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  2. hello doctor
    it's an interesting case in wich being proactive, instead of stubborn waiting for reaching arbitrary academic definitions, is really salutary.
    There's an upright T wave in V1 and it's greater than V6 in the First ECG , is that a reliable evidence for an impading LAD ?

    You're biggest from Algeria.

    ReplyDelete
    Replies
    1. Ben, good observation. See my comment above.
      Steve

      Delete
  3. Wow! - a truly humbling tracing. T waves on the initial ECG are "fatter" than they usually are - though if the history was of an asymptomatic young adult, then I would have called this normal. Given that the history was of a patient with chest pain - further evaluation is clearly indicated (ie, stat Echo; repeat ECG; close follow-up; serial troponin). An equally humbling tracing is the 2nd ECG - because it would be unimpressive - BUT in context that it is the 2nd ECG with the first showing peaked T waves - this 2nd ECG is diagnostic of an LAD that was occluded and has now spontaneously reperfused. LOTS of important lessons to be learned! - THANKS for posting - :)

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  4. I might have commented on the NTTV1, but I have only found that to be moderately useful. We did study that formally in our study and it added nothing to the logistic regression formula. On its own, as a univariate predictor, there was a significant difference: upright TW in V1 > V6 was presented in 35% of subtle LAD occlusion and 18% of early repol. Approximately. I'm going off memory now.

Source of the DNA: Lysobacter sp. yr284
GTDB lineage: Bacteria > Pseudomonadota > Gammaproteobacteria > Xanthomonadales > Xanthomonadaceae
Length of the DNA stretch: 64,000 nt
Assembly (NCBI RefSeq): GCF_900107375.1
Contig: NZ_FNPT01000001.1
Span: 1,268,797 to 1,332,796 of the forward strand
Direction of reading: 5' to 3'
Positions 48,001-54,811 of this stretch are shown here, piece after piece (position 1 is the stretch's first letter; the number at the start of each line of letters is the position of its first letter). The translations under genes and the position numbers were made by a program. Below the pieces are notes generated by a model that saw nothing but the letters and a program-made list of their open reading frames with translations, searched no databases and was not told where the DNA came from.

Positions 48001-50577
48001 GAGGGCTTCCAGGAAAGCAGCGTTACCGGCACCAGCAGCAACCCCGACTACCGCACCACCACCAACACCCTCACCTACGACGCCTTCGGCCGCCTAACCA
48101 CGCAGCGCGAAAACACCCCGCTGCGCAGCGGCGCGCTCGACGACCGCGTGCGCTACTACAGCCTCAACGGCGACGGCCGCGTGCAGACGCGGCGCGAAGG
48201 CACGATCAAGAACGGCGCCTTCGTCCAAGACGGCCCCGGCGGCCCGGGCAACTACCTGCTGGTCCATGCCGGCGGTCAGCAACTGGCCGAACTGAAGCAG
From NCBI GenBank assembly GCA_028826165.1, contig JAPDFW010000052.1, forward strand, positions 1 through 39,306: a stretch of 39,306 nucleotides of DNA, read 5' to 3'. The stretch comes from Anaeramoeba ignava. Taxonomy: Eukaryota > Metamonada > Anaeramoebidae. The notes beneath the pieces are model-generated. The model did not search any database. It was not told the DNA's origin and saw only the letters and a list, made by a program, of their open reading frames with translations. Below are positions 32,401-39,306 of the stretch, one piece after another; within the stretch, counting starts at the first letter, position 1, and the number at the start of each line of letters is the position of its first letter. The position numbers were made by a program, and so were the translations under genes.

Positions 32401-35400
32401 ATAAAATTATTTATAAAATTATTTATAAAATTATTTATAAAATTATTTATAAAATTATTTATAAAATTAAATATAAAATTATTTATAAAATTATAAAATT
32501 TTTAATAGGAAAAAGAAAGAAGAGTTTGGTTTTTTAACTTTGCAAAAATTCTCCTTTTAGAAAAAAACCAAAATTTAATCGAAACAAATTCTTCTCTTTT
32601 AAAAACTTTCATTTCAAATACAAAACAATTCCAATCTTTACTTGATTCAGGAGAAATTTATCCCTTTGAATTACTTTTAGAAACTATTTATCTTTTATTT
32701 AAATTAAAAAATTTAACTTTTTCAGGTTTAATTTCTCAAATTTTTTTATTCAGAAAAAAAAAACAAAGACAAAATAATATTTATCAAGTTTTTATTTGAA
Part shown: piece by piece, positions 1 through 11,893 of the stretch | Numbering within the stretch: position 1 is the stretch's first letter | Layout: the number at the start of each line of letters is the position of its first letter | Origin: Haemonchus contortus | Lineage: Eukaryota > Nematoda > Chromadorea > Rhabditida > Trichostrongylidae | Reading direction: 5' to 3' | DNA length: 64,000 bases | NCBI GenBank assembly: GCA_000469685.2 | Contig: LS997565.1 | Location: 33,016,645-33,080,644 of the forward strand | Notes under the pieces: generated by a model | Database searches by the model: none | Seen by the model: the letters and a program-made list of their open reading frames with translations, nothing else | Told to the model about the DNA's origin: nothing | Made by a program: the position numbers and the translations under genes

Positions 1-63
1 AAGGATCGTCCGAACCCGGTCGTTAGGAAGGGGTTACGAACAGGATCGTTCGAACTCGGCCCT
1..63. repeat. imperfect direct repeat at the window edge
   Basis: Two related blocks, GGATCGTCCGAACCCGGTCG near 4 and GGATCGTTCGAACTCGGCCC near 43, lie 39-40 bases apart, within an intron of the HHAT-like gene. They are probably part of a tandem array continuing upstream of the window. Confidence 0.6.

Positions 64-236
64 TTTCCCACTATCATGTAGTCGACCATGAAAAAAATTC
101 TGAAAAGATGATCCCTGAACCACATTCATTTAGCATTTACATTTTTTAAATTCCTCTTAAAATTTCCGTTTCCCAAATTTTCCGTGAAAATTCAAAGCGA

But good observation, Ryan!
    Steve

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  5. Note: 1.ECG (Occlusion) - QTc 410 ms
    2.ECG (Reperfusion) - QTc 392 ms
    3.ECG (Re-Occlusion) - QTc 407 ms

    can serve ? thanks !
    Al



    ReplyDelete
    Replies
    1. Nice observation! But I think you got autocorrected to "can serve". Not sure what you meant.
      Steve

      Delete
  6. Hi Dr Smith,

    Firstly thanks for a great case, with some important learning points. I'm having a little trouble in the first ecg with STev3 here. Are we still going for 60ms after the j point and comparing it to the TP? I'm getting a value closer to 4mm which is skewing my formula result to 24.41.

    Any help here?

    Thanks

    Jim

    ReplyDelete
    Replies
    1. Jim,
      Good question. It is measured relative to the PQ jct. But, in this case, that is no different from using the TP segment. So I'm not sure how you're getting 4.0. I get between 2.5 and 3.0. Maybe you're not pinpointing the J-point accurately? If you do, then go 1.5 small boxes to the right and see where the tracing crosses that vertical line, it is 2.5 - 3.0 mm above the PQ jct.
      Steve

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    2. Dr Smith,

      Thanks very much for the quick reply. I think it was a problem with my phone as I've checked on my computer and it seems to be right now.

      Thanks again for the interesting case!

      Jim

      Delete
  7. Nice case. Do you think that the high troponine value from 17.52 , 4 hours after angioplasty, is indicative for STEMI type 4 a?

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  8. We know nothing about the final result of angioplasty, maybe the high troponine is caused by no-reflow, distal embolization etc, etc. Cath related STEMI (type 4a): If troponine is 5 times more than normal baseline value or troponine is with 20% more than anterior stable value..... Maybe the definition of STEMI type 4a is not the best...

    ReplyDelete
    Replies
    1. Follow up ECG proved good reflow. It was 100% occlusion with good reperfusion, but late.

      Delete